Ovarian carcinoma has the highest mortality rate among gynaecological malignancies. In this project, we investigated the hypothesis that molecular markers are able to predict outcome of ovarian cancer independently of classical clinical predictors, and that these molecular markers can be validated using independent data sets. We applied a semi-supervised method for prediction of patient survival. Microarrays from a cohort of 80 ovarian carcinomas (TOC cohort) were used for the development of a predictive model, which was then evaluated in an entirely independent cohort of 118 carcinomas (Duke cohort). A 300-gene ovarian prognostic index (OPI) was generated and validated in a leave-one-out approach in the TOC cohort (Kaplan-Meier analysis, p = 0.0087). In a second validation step, the prognostic power of the OPI was confirmed in an independent data set (Duke cohort, p = 0.0063). In multivariate analysis, the OPI was independent of the post-operative residual tumour, the main clinico-pathological prognostic parameter with an adjusted hazard ratio of 6.4 (TOC cohort, CI 1.8-23.5, p = 0.0049) and 1.9 (Duke cohort, CI 1.2-3.0, p = 0.0068). We constructed a combined score of molecular data (OPI) and clinical parameters (residual tumour), which was able to define patient groups with highly significant differences in survival. The integrated analysis of gene expression data as well as residual tumour can be used for optimized assessment of the prognosis of platinum-taxol-treated ovarian cancer. As traditional treatment options are limited, this analysis may be able to optimize clinical management and to identify those patients who would be candidates for new therapeutic strategies.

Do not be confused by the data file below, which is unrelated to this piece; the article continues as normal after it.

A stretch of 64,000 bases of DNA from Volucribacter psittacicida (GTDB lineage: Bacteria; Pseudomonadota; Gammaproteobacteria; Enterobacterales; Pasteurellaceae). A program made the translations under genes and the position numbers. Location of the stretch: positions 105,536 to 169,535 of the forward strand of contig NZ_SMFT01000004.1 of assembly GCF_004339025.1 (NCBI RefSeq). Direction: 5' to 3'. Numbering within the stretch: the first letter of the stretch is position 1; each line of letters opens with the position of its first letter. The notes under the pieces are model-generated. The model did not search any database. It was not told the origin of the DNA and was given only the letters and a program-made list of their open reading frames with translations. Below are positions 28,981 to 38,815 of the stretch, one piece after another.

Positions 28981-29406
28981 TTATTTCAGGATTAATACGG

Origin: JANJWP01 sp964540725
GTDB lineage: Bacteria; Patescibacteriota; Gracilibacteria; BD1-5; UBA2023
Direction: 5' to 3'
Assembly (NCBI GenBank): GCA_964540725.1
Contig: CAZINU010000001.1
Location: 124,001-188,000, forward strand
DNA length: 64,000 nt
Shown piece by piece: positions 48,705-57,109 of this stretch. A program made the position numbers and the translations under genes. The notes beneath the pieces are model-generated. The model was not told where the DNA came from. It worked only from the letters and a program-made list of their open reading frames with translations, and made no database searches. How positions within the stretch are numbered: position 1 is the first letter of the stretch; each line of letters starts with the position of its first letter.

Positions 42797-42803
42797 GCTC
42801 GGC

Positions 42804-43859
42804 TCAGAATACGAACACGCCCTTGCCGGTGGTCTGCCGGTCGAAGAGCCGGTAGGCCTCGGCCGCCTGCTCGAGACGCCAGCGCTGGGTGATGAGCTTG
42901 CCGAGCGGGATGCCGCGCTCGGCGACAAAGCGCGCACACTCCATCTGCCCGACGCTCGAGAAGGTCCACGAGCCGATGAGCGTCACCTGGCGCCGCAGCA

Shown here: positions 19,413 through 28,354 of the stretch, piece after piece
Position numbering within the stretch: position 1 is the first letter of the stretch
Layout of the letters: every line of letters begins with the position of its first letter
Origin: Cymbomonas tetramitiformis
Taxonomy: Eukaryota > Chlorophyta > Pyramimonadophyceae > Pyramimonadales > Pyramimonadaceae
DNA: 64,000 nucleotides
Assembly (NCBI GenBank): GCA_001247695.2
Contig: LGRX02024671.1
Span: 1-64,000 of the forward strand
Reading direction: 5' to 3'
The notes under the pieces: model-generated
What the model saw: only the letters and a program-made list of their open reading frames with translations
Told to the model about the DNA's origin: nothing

ASJC Scopus subject areas
- Pathology and Forensic Medicine